Castro LG, Piquero-Casals J. Clinical and mycologic findings and therapeutic outcome of 27 mycetoma patients from Sao Paulo, Brazil. Int J Dermatol 2008;47:160-3.  Back to cited text no. 6
    
7.
Fahal AH. Mycetoma: A thorn in the flesh. Trans R Soc Trop Med Hyg 2004;98:3-11.  Back to cited text no. 7
    
8.
Zarei Mahmoudabadi A, Zarrin M. Mycetomas in Iran: A review article. Mycopathologia 2008;165:135-41.  Back to cited text no. 8
    
9.
Sawatkar GU, Narang T, Shiva Prakash MR, Daroach M, Sharma M, Nahar Saikia U, et al. Aspergillus: An uncommon pathogen of eumycetoma. Dermatol Ther 2017;30.  Back to cited text no. 9
    
10.
Agarwal US, Besarwal RK, Gupta R, Agarwal P. Treatment of actinomycetoma foot – Our experience with ten patients. J Eur Acad Dermatol Venereol 2013;27:1505-13.  Back to cited text no. 10
    
11.
Dhingra M, Kaistha N, Bansal N, Solanki LS, Chander J, Thami GP, et al. Nocardia nova mycetoma over forehead in a lepromatous leprosy patient. Dermatol Online J 2012;18:3.  Back to cited text no. 11
    
12.
Fahal A, Mahgoub el S, El Hassan AM, Jacoub AO, Hassan D. Head and neck mycetoma: The mycetoma research centre experience. PLoS Negl Trop Dis 2015;9:e0003587.  Back to cited text no. 12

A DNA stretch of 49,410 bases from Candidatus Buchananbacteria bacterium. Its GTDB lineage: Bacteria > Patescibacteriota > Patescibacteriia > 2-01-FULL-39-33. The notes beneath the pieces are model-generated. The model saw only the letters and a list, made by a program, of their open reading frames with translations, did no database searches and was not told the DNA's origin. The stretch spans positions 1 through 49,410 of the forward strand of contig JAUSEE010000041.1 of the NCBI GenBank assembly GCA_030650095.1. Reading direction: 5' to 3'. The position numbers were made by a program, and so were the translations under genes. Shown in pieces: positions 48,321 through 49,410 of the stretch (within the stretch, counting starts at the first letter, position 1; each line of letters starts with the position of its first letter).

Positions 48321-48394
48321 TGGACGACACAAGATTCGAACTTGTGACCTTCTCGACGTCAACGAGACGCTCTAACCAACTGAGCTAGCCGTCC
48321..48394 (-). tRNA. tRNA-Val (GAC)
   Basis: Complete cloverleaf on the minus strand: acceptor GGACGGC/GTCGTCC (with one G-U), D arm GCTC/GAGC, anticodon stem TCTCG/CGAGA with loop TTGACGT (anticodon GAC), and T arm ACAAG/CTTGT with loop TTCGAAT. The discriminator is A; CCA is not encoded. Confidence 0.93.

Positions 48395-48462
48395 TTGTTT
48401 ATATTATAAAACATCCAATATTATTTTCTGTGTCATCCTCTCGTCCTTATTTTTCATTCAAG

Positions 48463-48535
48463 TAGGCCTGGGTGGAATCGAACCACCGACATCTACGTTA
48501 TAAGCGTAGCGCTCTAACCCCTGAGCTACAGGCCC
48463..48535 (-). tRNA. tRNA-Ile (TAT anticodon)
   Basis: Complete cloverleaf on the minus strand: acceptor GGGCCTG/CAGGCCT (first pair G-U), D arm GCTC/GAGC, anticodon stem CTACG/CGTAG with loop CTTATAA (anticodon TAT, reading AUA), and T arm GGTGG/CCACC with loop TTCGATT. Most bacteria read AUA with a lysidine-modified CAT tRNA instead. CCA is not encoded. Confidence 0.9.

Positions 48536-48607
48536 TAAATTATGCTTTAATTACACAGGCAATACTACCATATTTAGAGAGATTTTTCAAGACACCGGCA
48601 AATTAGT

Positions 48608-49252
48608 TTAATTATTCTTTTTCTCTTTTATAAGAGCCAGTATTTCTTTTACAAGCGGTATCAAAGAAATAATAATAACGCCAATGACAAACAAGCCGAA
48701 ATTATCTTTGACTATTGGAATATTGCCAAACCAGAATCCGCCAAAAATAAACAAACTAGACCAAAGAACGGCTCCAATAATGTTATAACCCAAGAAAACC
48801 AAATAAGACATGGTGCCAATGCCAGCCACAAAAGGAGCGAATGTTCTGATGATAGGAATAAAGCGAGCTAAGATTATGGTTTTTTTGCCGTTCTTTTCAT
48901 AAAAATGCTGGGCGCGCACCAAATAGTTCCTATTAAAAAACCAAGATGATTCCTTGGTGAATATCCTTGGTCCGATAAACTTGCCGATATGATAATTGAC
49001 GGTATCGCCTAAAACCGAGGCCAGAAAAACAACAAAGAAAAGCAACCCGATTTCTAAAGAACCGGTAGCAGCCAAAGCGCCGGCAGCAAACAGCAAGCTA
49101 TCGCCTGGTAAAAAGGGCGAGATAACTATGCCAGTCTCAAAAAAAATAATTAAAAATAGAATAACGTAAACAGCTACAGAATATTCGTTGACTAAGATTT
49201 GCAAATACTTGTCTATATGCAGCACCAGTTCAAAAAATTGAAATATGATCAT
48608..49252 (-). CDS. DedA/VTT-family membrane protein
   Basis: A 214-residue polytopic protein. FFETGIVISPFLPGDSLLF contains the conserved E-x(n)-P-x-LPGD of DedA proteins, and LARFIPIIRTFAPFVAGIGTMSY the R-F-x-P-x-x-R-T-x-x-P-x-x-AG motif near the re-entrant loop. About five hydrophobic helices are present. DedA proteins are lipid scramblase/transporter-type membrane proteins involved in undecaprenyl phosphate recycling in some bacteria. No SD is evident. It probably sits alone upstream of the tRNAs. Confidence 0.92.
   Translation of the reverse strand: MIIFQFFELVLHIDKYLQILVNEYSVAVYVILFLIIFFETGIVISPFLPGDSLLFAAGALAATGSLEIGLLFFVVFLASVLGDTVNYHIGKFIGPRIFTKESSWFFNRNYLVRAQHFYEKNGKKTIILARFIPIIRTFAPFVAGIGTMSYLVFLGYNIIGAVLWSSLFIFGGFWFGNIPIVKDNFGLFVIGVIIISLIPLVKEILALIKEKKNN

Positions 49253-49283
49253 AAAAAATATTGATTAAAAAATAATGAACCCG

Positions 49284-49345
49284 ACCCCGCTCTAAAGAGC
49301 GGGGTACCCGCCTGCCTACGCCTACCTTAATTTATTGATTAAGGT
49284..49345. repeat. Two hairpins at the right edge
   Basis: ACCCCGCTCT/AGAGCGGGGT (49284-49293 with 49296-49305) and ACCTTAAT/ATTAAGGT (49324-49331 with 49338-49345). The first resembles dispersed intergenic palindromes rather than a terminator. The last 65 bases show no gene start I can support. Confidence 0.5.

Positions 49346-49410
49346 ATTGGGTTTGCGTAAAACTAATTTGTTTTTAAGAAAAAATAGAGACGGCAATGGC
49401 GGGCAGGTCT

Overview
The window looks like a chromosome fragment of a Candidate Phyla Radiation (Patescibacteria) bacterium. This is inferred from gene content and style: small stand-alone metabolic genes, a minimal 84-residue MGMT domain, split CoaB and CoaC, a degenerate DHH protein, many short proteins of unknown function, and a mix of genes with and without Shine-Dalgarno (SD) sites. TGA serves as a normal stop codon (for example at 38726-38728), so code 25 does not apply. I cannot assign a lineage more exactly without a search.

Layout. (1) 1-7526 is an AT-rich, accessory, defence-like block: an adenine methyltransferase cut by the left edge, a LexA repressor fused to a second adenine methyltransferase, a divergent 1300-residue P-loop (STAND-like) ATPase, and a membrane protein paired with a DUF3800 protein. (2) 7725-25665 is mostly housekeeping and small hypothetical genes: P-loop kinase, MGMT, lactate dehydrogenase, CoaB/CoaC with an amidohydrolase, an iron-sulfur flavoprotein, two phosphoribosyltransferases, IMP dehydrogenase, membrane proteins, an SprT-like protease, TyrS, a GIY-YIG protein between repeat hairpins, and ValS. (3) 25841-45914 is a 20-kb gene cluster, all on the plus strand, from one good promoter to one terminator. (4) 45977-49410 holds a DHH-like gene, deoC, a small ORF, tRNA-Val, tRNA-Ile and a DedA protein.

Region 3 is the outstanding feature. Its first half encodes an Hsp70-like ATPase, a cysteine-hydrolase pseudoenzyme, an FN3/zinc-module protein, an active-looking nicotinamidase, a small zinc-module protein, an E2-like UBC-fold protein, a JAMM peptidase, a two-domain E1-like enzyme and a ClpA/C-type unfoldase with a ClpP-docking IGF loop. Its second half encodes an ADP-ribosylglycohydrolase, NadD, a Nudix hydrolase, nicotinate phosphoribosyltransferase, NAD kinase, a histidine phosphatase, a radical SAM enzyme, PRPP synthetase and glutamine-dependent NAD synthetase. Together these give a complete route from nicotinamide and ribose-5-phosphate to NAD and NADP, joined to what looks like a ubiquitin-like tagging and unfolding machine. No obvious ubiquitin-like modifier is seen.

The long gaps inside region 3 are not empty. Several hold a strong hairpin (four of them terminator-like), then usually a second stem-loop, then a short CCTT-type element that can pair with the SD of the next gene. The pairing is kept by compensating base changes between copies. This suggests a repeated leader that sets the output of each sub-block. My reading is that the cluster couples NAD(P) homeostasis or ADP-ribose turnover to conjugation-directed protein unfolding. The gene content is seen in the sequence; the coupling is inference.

13.
Padhi S, Uppin SG, Uppin MS, Umabala P, Challa S, Laxmi V, et al. Mycetoma in South India: Retrospective analysis of 13 cases and description of two cases caused by unusual pathogens: Neoscytalidium dimidiatum and Aspergillus flavus. Int J Dermatol 2010;49:1289-96.  Back to cited text no. 13
    
14.
Bakshi R, Mathur DR. Incidence and changing pattern of mycetoma in western Rajasthan. Indian J Pathol Microbiol 2008;51:154-5.  Back to cited text no. 14
[PUBMED]  [Full text]  
15.
Ahmed AO, Mukhtar MM, Kools-Sijmons M, Fahal AH, de Hoog S, van den EndeBG, et al. Development of a species-specific PCR-restriction fragment length polymorphism analysis procedure for identification of Madurella mycetomatis. J Clin Microbiol 1999;37:3175-8.  Back to cited text no. 15
    
16.
Welsh O, Sauceda E, Gonzalez J, Ocampo J. Amikacin alone and in combination with trimethoprim-sulfamethoxazole in the treatment of actinomycotic mycetoma. J Am Acad Dermatol 1987;17:44.  Back to cited text no. 16
    


    Figures

  [Figure 1], [Figure 2], [Figure 3], [Figure 4], [Figure 5], [Figure 6], [Figure 7], [Figure 8]
 
 
    Tables

  [Table 1], [Table 2]



 

Top
 
 
  Search
 
    Similar in PUBMED
   Search Pubmed for
   Search in Google Scholar for
 Related articles
    Access Statistics
    Email Alert *
    Add to My List *
* Registration required (free)  

 
  In this article
    Abstract
   Introduction
   Subjects and Methods
   Results
   Discussion
   Conclusion
    References
    Article Figures
    Article Tables

 Article Access Statistics
    Viewed157    
    Printed2    
    Emailed0    
    PDF Downloaded48    
    Comments [Add]    

Recommend this journal